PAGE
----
It’s What Dr. Martin Luther King Jr. Taught Me

Yesterday I was sitting in the parking lot of Panera with our three boys, waiting for a mobile order of bagels and cream cheese, when Joe Cocker came on singing the Beatle’s “With A Little Help From My Friends.” I was so excited to share that experience with the boys. It was exhilarating to know they’d be hearing this song, sung in this way, for the first time. What a cool experience! Pure passion. Music capable of jolting you to another place. Awesome.

The screen in my car shows pictures when it plays songs. A picture of Joe Cocker came up. He was sweating and contorted. He was singing his heart out in his signature style. Our 11- year-old looked at the picture and did a double take. 

He said, “I did not expect him to look like that!”

I said, “What do you mean?”

He said, “I didn’t expect someone who sings like that to look like that.”

And from the back of the car, our 6-year-old calmly reminded us, “It’s not important what you look like…it’s only important how you treat people.”

We all stopped in our tracks and looked at him. I turned the volume down a bit. We stared at him for a moment with comforted, proud smiles on our faces.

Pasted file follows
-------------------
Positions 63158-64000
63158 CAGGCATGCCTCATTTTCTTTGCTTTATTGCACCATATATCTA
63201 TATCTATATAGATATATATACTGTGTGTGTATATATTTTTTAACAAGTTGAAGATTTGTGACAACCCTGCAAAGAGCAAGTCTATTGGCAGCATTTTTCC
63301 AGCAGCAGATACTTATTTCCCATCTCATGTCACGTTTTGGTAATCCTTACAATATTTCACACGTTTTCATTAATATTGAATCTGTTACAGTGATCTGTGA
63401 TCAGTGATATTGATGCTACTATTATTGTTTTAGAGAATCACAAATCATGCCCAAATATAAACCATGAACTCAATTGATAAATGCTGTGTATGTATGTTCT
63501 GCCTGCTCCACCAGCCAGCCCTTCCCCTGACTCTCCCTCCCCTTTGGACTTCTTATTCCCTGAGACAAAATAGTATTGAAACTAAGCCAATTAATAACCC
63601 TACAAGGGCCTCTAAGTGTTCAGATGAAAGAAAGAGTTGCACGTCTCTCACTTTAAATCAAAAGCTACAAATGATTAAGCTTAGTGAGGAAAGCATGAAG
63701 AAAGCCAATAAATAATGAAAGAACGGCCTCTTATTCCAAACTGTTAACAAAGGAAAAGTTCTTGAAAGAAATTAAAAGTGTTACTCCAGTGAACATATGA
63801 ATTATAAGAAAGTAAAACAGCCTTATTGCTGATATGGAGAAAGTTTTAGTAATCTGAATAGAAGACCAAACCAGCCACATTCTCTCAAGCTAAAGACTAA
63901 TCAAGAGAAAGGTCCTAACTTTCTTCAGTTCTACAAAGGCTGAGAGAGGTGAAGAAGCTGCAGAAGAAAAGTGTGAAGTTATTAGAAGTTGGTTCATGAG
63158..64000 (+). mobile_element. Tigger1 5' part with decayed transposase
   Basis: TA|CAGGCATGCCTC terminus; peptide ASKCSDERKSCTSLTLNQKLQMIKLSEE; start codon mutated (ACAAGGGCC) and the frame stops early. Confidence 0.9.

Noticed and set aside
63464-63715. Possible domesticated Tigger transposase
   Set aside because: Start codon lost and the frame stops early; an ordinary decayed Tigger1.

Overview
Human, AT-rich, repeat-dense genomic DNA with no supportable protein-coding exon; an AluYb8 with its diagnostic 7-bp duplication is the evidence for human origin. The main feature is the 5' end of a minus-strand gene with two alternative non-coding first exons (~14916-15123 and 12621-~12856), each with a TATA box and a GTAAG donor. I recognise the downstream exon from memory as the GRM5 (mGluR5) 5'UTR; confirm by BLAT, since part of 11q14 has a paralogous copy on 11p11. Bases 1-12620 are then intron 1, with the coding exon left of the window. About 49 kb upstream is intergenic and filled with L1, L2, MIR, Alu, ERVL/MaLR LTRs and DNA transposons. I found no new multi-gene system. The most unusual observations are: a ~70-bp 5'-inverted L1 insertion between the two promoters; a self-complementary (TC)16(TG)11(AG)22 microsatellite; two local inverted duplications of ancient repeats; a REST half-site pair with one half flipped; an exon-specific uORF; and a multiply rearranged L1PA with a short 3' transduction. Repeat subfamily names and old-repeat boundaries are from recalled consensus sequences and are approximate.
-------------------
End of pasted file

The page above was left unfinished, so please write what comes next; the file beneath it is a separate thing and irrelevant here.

He shrugged his shoulders, raised one eyebrow, and said, “What, it’s what Dr. Martin Luther King Jr. taught me…you know, it doesn’t matter what people look like, it matters how we treat each other.”

We all smiled. He got a round of high fives and “attaboys.”. I couldn’t stop smiling, and neither could he.

In 1967, when the Beatles were putting out Sgt. Pepper’s Lonely Hearts Club Band, the Reverend Dr. Martin Luther King Jr. was speaking about seeing “the enemy’s point of view” so that “we may learn and grow and profit from the wisdom of the brothers who are called the opposition.” Dr. King was teaching us how to see beyond appearances, how to listen to one another with open hearts and open minds, and how to seek to understand one another so that we can fully understand and realize our best selves. 

I wonder, at that time, in his infinite wisdom, as he dreamt about a better world, might Dr. King have been envisioning my 6-year-old son, these years later, hearing, holding onto and sharing his prophetic ideas as they continue echoing over and through the decades? I like to think he was. Now, more than ever, I like to think he was. 

It was wonderful to share a profound moment with the boys yesterday…it didn’t turn out to be the moment I was anticipating, but it turned out to be one that I could only have hoped for…and dreamt about.

In it together for the kids.

Live. Love. Listen. Learn. Lead. Thanks!

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